Many years ago I wrote serval articles that provided a quite different view of the law than Judge Parker.
First, a book chapter I wrote in 1990 : “Fetal Rights” in Robert D. Eden, Frank H. Boehm,
Assessment and care of the fetus: physiological, clinical, and medico legal principles (Appleton & Lange, 1990).
link to download: https://www.dropbox.com/s/pijr6x9fnmxnyv1/fetalrights.pdf?dl=0
The argument [Parker’s] that recognizing fetal rights or a duty to not harm the fetus, even if pre-viable undermines Roe is flawed. Protecting a pre-viable fetus from harm does not ineluctably or logically undermine Roe v. Wade or necessitate its reversal. As I wrote in 1990:
“If the fetus is not viable, however, it may be argued
that because a woman has the right to abort her fetus,
she may not be compelled to consent to any medical
treatment aimed at benefiting her unborn child. If, however,
the mother expresses her desire to carry her unborn
child to term, may a court treat this decision not to abort
as a waiver of autonomy or a waiver of abortion rights
such that a court may order treatment on a theory that
she should be treated as a prospective parent and mother
rather than as a pregnant woman seeking an abortion.[53
[Robertson JA. Procreative Liberty, and the Control of Conception,
Pregnancy and Childbirth, 69 VA. L. REv. 405, 441-7
. . .
Recognizing the right to terminate a pregnancy does not ineluctably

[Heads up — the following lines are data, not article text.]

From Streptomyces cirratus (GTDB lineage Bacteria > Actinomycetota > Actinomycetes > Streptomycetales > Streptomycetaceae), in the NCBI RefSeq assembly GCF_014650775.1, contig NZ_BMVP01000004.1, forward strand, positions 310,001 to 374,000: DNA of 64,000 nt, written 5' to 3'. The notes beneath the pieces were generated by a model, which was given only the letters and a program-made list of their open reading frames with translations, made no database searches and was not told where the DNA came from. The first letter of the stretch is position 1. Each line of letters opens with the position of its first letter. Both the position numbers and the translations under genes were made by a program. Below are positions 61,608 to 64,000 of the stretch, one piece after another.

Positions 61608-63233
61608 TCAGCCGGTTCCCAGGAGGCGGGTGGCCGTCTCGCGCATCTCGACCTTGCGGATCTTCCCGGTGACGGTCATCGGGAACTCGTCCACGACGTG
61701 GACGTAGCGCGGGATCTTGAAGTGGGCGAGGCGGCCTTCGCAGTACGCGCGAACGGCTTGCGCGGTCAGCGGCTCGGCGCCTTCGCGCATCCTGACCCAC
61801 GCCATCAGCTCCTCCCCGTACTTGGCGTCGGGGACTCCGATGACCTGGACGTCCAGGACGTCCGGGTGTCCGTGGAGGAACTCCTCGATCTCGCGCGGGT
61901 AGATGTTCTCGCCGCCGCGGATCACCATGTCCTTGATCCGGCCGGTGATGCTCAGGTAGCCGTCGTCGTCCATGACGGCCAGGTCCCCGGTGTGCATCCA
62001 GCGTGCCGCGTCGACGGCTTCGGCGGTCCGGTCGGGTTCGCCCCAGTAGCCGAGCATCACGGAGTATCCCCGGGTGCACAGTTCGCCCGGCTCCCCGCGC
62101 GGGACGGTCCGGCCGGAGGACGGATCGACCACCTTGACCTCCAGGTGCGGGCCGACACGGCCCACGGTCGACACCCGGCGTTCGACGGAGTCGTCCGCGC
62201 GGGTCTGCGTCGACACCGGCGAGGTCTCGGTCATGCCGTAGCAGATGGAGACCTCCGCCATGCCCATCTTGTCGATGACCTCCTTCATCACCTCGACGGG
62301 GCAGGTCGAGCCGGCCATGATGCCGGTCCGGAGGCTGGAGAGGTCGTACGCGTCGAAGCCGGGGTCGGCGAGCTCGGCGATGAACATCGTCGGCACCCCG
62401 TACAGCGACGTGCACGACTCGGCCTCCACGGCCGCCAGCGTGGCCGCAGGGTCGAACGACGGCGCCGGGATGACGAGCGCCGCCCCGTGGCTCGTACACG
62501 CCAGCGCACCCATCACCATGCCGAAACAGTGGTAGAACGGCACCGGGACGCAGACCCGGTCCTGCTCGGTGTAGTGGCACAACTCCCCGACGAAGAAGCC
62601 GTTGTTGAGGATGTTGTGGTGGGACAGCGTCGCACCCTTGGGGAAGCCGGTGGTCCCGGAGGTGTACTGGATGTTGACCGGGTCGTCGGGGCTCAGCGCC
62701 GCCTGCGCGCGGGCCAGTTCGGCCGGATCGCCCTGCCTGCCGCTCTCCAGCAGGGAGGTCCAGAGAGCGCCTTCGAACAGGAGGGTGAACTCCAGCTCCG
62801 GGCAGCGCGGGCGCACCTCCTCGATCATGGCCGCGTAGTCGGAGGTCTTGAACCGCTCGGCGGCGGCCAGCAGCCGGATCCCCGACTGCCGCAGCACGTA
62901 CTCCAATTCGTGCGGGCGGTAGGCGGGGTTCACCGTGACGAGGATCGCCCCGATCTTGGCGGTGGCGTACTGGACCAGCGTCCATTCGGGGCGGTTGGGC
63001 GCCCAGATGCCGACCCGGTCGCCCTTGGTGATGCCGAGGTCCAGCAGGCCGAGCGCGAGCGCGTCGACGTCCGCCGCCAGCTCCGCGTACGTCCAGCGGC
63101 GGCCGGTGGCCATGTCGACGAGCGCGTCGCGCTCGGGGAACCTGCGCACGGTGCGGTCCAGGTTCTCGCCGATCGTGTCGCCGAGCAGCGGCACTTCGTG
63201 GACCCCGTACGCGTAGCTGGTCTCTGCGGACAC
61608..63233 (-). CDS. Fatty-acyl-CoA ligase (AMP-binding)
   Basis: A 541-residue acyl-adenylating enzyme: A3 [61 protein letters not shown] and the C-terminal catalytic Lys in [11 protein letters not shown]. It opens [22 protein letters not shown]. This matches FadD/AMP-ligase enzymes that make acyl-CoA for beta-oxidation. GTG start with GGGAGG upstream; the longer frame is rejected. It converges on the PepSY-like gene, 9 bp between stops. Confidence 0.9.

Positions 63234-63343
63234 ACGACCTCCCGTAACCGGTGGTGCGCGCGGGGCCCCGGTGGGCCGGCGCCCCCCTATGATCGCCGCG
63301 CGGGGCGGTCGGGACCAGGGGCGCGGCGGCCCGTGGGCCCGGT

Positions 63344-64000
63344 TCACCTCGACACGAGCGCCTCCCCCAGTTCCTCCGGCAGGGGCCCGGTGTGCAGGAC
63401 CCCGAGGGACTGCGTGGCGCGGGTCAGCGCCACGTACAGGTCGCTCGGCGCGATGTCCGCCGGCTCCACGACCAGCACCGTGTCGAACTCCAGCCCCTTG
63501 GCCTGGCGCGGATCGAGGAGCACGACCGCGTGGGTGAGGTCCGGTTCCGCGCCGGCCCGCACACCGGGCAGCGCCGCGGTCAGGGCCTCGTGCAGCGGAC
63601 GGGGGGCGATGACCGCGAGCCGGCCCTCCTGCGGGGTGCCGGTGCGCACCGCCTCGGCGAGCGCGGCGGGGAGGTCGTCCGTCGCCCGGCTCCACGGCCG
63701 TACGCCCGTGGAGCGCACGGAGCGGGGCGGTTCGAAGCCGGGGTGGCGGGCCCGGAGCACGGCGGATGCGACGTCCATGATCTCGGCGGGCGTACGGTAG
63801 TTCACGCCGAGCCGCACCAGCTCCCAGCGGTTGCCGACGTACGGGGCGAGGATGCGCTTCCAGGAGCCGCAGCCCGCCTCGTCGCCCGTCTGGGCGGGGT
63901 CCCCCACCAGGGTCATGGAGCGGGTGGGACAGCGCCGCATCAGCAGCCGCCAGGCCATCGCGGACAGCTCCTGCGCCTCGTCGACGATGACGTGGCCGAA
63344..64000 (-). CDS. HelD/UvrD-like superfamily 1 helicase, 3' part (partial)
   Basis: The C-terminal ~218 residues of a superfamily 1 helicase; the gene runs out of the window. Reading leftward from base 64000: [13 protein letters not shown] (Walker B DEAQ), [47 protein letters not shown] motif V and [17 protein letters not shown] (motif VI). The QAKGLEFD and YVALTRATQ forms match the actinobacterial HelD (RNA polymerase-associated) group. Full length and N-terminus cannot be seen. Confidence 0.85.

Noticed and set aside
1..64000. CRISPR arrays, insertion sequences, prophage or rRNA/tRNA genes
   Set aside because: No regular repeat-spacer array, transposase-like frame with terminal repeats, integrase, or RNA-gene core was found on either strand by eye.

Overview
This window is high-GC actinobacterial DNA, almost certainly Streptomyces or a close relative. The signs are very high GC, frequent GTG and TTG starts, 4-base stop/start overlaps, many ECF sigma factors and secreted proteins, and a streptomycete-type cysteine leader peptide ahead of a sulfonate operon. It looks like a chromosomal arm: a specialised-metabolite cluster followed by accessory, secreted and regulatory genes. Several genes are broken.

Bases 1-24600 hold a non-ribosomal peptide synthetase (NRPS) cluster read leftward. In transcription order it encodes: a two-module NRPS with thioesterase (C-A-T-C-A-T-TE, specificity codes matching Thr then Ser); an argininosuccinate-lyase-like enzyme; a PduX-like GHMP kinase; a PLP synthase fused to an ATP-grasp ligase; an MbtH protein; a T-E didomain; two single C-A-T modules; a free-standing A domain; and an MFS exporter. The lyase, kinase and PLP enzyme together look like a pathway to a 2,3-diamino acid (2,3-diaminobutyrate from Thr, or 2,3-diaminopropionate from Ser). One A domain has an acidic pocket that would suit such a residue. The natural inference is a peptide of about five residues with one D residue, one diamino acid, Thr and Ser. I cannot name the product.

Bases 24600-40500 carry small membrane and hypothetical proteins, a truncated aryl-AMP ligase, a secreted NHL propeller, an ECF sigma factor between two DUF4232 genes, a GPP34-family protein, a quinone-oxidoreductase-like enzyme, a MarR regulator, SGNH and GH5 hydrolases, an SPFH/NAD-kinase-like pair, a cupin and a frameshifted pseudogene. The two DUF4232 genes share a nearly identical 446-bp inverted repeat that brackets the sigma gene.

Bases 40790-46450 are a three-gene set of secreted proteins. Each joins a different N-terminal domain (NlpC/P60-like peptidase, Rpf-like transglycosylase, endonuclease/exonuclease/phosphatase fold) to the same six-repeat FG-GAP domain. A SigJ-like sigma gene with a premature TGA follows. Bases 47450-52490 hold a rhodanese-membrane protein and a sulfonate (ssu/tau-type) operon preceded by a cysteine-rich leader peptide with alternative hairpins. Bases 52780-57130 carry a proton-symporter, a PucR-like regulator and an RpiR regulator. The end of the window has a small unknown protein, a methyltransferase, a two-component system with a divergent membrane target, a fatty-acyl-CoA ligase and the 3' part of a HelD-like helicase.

require recognizing that pregnant women have
a right to inflict physical damage on the fetus and bear
children with devastating handicaps.”
“Fetal Rights” in Robert D. Eden, Frank H. Boehm,
Assessment and care of the fetus: physiological, clinical, and medico legal principles (Appleton & Lange, 1990). at p. 95.
Earlier, in a law review article I wrote in 1983, LEGAL RECOGNITION OF NEOCORTICAL DEATH.,71 Cornell L. Rev. 850 (1986)
I made the point that both death and life should be defined with reference to the neocortical function and that personhood depended upon consciousness. Thus a pre-conscious fetus and a permanently unconscious vegetative patient should have no constitutional rights and should be treated as non-persons.
This was followed by a 1987 article I co-authored with Dr. Ronald Cranford, a famous neurologist (now deceased, who also testified in the Schiavo trial):Cranford & Smith, Consciousness: The Most Critical Moral (Constitutional) Standard For Human Personhood,13 Am. J. L. and Med. 233 (1987)
“Another category closely related to these three is the pre-conscious fetus. These human beings have many of the characteristics of the permanently unconscious patient — lack of awareness and lack of the capacity to experience pain and suffering — but have the potential for developing normal consciousness. We believe there are more similarities relating to consciousness between the end of life and the beginning of life than previously appreciated. If this is the case, the arguments concerning when human personhood ends will have significant impact on when human personhood begins during gestation. One important potential legal implication of this view could be that the most critical constitutional threshold during pregnancy for recognizing fetal rights over maternal rights is the point at which the fetus develops consciousness, albeit minimal, and the capacity to experience pain and suffering, rather than at the point of viability or birth. Roe v. Wade 24 should have focused more on consciousness, not viability, as the more crucial threshold for the balance between maternal and fetal rights. 25”
The bottom line is that the law may prosecute pregnant mothers who harm their pre-viable fetuses but still recognize the right to abortion under theories of waiver or, better, the view/conclusion that pre-conscious fetuses are not persons because personhood depends on consciousness.